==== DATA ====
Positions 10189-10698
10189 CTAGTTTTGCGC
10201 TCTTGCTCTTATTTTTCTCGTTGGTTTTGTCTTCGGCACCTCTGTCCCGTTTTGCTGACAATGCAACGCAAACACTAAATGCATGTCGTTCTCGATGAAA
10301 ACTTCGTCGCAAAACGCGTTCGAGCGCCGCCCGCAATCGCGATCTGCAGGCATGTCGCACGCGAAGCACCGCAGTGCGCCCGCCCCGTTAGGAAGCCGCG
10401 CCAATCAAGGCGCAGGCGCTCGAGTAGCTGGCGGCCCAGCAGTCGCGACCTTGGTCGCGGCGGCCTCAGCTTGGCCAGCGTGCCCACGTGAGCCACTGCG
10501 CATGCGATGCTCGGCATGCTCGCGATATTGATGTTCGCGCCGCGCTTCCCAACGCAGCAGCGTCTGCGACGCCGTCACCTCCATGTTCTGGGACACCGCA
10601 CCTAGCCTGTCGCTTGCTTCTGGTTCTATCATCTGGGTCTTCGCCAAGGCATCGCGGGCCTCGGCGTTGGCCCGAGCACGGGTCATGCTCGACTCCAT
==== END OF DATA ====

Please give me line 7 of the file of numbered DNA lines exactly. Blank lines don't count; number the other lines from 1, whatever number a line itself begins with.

10601 CCTAGCCTGTCGCTTGCTTCTGGTTCTATCATCTGGGTCTTCGCCAAGGCATCGCGGGCCTCGGCGTTGGCCCGAGCACGGGTCATGCTCGACTCCAT